Do you remember when you could buy a young and tender spring chicken, weighing three pounds, for the trifling sum of a quarter of a dollar? That must have been ages ago, to which the memory of the housekeeper of the present day runneth not back. Speaking of spring chickens makes one’s mouth water at the recollection of what it looked like as it was turned out of the pan, a rich, brown color, steaming hot, smothered in gravy, the incense of which filled the kitchen with a fragrance that will never be forgotten. Ah! me, will those scenes ever come again, or are we to pass down through life with only the memories of a barnyard to recall the days when Biddy was in the flower of her youth? Surely, the raising of chickens has not become one of the lost arts, or why is it that to indulge in the luxury of a fry, one must either be a bank manager or a member of the city council. In looking over the last census of the United States, there were on the farms of that country in 1910 over 195,000,000 fowls, valued at $154,000,000. And, mind you,, that did not include the number of chickens kept in the back yards in cities, towns or villages. The eggs raised on those Yankee farms in 1909 numbered over 1,500,000,000 worth over $200,000,000. The eggs produced in the eastern states brought about 30 cents a dozen, while in the western and southern states, the price was down to 20 cents, and even lower. This old Muser looks back to a pleasant visit to his old home in Illinois last year, when his entertainers fed him on tender chickens, fried as only those western housewives know how to get up a dainty meal, and eggs that cost less than 15 cents a dozen. But let us get on with our story about the chicken industry. There was a time when the farmer’s wife made all of her spending money out of chickens, eggs and butter, and then she did not get rich at it. Here in Hamilton, a woman could go to market and buy a fine pair of fowls for half a dollar, and eggs at 10 to 12 cents a dozen. Now, the average housewife looks longingly at the scraggy bits of old fowl for which the seller has the conscience to ask from one to two dollars a pair, and tough at that very often. It used to be that a farmer’s wife might expect to sell about $200 worth of eggs and $150 worth of chickens during the year and still have left at the end of the year more fowls than she had at the beginning. Speaking of chickens reminds us of the troubles of poultry raisers here in Hamilton. Every now and then some one makes complaint to the police that their morning sleep is disturbed by the crowing of their neighbor’s roosters. We read once of the method adopted by a chicken fancier who lived in a town whose chanticleers crowed lustily every morning at daybreak, to the great discomfort of the neighborhood. In his study of chicken life, he noticed that when a rooster crowed on his porch, he always stood up, and stretching himself to his full height, he let it go for all that was in it. He tried the experiment of nailing a board over the roost just high enough to allow the rooster to get on his accustomed place beside his Biddy, and it worked like a charm. Old chanticleer could not stand up and stretch his neck, and it knocked the crow out of it. Try it, you Hamilton chicken raisers, and your neighbors will have no more cause for complaint.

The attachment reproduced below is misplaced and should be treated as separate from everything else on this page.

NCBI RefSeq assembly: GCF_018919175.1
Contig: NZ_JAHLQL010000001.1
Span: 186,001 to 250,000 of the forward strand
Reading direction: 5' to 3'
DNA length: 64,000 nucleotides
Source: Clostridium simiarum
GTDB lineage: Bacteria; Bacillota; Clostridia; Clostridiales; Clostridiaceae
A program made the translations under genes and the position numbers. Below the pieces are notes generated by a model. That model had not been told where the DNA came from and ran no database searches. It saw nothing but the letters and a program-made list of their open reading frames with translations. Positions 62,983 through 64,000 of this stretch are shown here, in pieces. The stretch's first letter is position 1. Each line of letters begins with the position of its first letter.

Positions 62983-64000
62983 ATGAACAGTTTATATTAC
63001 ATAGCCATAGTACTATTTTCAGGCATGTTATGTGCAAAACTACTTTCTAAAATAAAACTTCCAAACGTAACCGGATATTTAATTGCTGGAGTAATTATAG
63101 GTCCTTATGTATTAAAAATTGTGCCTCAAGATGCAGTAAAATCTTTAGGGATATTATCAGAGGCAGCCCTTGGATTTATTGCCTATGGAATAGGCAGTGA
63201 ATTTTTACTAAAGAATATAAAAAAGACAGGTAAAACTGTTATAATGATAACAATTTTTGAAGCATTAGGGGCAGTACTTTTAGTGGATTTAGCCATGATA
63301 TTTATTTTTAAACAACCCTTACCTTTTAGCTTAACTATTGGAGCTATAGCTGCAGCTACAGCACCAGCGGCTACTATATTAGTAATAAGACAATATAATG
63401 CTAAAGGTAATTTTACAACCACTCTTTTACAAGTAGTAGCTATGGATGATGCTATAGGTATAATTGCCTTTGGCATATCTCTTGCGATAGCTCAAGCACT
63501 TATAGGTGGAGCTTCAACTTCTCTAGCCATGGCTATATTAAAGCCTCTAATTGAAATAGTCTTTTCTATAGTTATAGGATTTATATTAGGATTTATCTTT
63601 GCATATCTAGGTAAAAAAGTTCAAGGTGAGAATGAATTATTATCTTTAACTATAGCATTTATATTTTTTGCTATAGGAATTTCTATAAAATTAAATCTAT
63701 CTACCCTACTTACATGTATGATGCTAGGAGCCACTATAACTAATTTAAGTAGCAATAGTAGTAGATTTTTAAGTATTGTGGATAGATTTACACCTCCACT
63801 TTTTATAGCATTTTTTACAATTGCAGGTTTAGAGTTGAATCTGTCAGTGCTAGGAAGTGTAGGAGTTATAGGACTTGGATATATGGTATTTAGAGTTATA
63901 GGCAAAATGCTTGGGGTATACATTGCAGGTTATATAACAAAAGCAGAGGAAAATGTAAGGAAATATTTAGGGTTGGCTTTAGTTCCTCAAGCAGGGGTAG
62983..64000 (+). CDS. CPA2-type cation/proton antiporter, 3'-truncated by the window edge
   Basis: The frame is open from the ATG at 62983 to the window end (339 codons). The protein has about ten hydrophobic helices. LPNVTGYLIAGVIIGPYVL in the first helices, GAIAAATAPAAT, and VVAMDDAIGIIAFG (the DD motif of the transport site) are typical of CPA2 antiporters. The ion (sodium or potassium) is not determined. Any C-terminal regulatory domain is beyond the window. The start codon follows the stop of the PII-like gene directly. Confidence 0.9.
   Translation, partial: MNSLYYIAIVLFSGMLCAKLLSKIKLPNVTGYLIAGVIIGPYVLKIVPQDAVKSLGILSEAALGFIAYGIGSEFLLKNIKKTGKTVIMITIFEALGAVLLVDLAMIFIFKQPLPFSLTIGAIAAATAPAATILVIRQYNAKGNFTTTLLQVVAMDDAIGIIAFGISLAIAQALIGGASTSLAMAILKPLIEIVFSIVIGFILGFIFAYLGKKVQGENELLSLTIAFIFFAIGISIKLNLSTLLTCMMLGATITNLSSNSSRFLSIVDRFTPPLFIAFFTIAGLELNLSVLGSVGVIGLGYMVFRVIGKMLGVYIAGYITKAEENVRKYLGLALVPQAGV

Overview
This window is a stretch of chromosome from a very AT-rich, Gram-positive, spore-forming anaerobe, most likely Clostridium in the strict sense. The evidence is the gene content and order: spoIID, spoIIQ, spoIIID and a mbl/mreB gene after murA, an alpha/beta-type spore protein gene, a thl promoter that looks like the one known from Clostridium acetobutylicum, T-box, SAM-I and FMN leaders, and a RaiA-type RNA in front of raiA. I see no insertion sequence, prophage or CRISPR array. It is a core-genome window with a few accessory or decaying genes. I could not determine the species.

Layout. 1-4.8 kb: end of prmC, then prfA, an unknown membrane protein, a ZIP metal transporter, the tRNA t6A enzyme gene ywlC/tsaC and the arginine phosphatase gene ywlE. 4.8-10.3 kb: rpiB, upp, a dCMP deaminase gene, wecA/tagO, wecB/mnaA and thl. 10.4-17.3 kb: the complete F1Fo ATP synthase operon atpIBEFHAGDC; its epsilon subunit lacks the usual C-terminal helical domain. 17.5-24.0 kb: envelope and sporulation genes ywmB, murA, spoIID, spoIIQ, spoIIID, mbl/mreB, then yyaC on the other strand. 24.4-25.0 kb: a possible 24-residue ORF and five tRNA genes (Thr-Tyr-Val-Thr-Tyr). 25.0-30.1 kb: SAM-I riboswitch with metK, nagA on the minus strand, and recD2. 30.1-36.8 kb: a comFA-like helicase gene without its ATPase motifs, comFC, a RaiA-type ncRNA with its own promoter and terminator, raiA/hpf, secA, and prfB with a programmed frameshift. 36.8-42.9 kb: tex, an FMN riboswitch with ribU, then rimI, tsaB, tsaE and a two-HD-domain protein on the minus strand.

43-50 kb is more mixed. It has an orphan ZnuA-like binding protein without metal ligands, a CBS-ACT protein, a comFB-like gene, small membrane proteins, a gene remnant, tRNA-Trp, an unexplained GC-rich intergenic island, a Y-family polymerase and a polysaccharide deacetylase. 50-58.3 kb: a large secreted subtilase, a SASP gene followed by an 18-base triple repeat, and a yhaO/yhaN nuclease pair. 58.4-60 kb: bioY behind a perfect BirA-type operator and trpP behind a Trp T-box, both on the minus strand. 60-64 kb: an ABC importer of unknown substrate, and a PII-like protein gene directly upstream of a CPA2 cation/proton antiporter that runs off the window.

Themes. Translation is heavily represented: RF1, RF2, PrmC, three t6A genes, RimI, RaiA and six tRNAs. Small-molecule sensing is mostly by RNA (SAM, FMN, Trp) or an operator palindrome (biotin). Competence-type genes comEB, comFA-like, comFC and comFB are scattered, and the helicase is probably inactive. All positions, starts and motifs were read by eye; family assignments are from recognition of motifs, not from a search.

The good people of Hamilton are stirred up a bit about the proclamation of the mayor prohibiting the use of city water for sprinkling purposes except ar stated times. Fortunately for the lawns and flowers nature has been more generous than our civic authorities, and there has been a liberal sprinkling of rain to keep them from being burnt up by the summer sun. For more than half a century the Hamilton waterworks have been in operation, costing hundreds of thousands of dollars for extensions and an ocean of water to pump from and yet enough water cannot be supplied even to sprinkle lawns and flower beds. Our city dads are saving at the spigot and wasting in the bunghole. Enough water is needlessly poured out on the asphalt streets every hour in the day to supply the wants of the people and then have plenty to spare. Of what sense is there in pouring water on the asphalt heated by the summer sun to dry off before the wagon has reached the end of the block? And almost before the passing of a shower of rain the wagons are at it again. The people of Hamilton pay a bigger tax for the water they use than do the people of any city in Canada or the United States, and yet every summer there is the outcry against using it for lawns and flowers. The surplus revenue from the waterworks after paying the cost of running and incidental expenses should build up a system that would equal any in the world so far as supplying the necessities of the people.